Motorcycle Tire Guide: Cracking the Code
How do you figure out what size a tire is, how old it is, it’s max pressure rating, and other pertinent information? It’s easy! By law, this information is all cast or embossed into the sidewall of every tire.
There are two ways to give tire information: alphanumeric and metric. Alphanumeric is the ‘old’ system from the decades before radial tires existed. Back then, there weren’t many different wheel/tire sizes, so a simple system worked well enough. As increasingly complex tire technology became available, it was evident a new system needed to be cooked up to provide that information to consumers and sellers, so the metric system was developed.
In the example above, the tire sizes are given in metric format. The tread section is 195mm wide, the sidewall height is 55 percent of the section width, and the tire fits a 16″ wheel. Other information shown are speed ratings and load ranges. Load ranges give the maximum weight a tire can carry, and speed ratings list the maximum speed at which the maximum load can be carried.
The above chart shows the various possible load indexes. The chart below covers the speed ratings.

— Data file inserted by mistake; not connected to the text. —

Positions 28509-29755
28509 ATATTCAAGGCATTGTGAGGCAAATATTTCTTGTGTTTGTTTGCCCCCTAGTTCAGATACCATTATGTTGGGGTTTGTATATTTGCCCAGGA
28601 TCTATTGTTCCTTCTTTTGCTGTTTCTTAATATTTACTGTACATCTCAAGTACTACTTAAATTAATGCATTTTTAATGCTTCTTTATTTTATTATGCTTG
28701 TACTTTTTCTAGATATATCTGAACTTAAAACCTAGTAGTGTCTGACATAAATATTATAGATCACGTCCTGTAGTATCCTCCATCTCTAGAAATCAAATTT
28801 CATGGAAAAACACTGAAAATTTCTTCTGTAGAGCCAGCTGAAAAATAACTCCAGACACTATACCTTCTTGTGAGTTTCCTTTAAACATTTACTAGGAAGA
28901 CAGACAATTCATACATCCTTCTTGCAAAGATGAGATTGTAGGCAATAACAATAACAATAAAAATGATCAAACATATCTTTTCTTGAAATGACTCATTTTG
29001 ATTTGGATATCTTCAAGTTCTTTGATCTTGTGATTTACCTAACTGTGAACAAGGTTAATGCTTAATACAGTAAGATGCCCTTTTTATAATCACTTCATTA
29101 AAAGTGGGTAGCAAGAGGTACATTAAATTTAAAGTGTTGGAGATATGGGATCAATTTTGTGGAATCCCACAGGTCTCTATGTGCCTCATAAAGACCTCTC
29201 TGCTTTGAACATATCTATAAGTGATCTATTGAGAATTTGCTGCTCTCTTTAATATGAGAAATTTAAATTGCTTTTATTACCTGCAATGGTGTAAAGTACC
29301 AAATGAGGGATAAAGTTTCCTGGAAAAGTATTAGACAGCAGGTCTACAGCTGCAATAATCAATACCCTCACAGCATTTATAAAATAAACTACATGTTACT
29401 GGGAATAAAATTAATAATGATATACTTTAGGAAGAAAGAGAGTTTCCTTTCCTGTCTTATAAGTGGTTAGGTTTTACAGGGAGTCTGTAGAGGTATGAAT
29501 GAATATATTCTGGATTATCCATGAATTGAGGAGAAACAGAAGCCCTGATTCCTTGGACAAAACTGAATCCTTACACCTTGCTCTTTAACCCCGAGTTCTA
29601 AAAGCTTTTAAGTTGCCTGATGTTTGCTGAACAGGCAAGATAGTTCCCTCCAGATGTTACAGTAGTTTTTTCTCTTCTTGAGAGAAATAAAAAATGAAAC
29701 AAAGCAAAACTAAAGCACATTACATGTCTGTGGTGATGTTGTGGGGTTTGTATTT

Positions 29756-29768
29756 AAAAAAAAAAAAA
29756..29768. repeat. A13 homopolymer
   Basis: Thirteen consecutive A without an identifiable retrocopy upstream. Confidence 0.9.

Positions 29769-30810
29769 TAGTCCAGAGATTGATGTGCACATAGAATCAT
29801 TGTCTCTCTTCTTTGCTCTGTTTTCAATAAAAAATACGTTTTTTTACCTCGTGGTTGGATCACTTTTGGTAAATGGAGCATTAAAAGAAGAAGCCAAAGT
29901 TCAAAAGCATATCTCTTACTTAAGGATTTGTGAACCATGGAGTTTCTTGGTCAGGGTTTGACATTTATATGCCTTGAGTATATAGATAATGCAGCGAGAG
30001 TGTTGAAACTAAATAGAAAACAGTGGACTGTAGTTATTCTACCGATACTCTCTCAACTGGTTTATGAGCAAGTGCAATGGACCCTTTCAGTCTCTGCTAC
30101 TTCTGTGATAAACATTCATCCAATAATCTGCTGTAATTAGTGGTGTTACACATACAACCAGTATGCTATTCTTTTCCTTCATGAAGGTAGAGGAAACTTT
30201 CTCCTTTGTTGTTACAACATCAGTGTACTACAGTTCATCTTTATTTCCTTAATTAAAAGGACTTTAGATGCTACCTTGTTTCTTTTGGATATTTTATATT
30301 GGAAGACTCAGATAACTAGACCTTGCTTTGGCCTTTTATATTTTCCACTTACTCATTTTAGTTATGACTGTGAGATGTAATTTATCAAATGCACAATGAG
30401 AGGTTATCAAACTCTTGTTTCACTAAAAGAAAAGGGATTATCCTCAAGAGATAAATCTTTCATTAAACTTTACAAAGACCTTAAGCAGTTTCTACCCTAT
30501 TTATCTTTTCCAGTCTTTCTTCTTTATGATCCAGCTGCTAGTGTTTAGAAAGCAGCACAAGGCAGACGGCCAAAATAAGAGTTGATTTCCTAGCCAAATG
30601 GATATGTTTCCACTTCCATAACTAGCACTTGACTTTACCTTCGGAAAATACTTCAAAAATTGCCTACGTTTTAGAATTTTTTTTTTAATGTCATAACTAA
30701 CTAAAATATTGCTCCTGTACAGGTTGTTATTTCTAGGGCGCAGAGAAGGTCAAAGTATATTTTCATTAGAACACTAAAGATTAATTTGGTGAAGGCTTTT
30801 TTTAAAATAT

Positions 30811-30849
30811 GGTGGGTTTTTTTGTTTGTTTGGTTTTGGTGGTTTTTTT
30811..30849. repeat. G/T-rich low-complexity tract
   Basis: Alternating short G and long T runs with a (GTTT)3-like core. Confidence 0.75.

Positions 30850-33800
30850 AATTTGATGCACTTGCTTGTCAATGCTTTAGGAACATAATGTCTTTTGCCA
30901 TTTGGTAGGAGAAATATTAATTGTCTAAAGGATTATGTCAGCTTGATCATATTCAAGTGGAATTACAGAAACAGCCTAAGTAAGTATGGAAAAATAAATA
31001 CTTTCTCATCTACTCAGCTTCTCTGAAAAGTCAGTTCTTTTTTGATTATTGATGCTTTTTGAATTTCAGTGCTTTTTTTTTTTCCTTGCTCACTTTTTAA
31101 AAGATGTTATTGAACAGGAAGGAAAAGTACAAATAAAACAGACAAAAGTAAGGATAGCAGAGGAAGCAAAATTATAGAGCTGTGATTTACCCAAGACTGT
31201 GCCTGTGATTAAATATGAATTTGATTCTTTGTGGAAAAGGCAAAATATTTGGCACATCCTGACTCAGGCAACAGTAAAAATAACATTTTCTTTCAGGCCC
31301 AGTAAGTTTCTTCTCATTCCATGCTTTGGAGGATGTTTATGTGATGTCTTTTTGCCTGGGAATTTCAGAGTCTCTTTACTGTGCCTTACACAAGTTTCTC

Now that you have a handle on the various sizes & speed ratings, we’ll tackle tire age.
How do I know how old a tire is?
Molded into the sidewall of every tire is a DOT code, typically ~12-16 digits. It starts with the letters DOT (as in Department of Transportation) and ends with a seemingly random string of numbers and letters. Much like the tire size, this string of numbers and letters means a lot.
If there is a three-digit number in the final block of numbers, the tire was produced prior to 2000 and definitely needs to meet the nearest dumpster ASAP. Even a 5 year old tire should at least be checked over closely by a professional if not replaced. Better safe than sorry!
How can I tell when my tires need to be replaced?
Let’s run down a quick list of scenarios that should lead to your motorcycle tires being replaced:
- Sidewall puncture
- Damage that can’t be repaired
- Tire with a puncture larger than 0.25 inches
- Tire more than 5 years old
- Weather-checking (cracked around the circumference or between the tread blocks), often due to UV or fluorescent exposure
- Tire that has been run awhile with low pressure (damage is typically seen as a circumferential ring that looks “rubbed in”)
- A with cuts or slices
- Tire with missing tread blocks
- A that is worn (less than 3/32 of an inch of tread in any area)
- Tire displaying treadwear indicators
- A that has cross section significantly altered (flatter or more pointed due to uneven wear)
- Tire that is feathered or cupped and is making noise or exhibiting a choppy ride; some front tire cupping is normal, but a worn tire may exhibit severe feathering.
Considering most bikes have a tire speed rating, and repaired tires lose their speed rating, many riders with any type of tire puncture really need a new tire.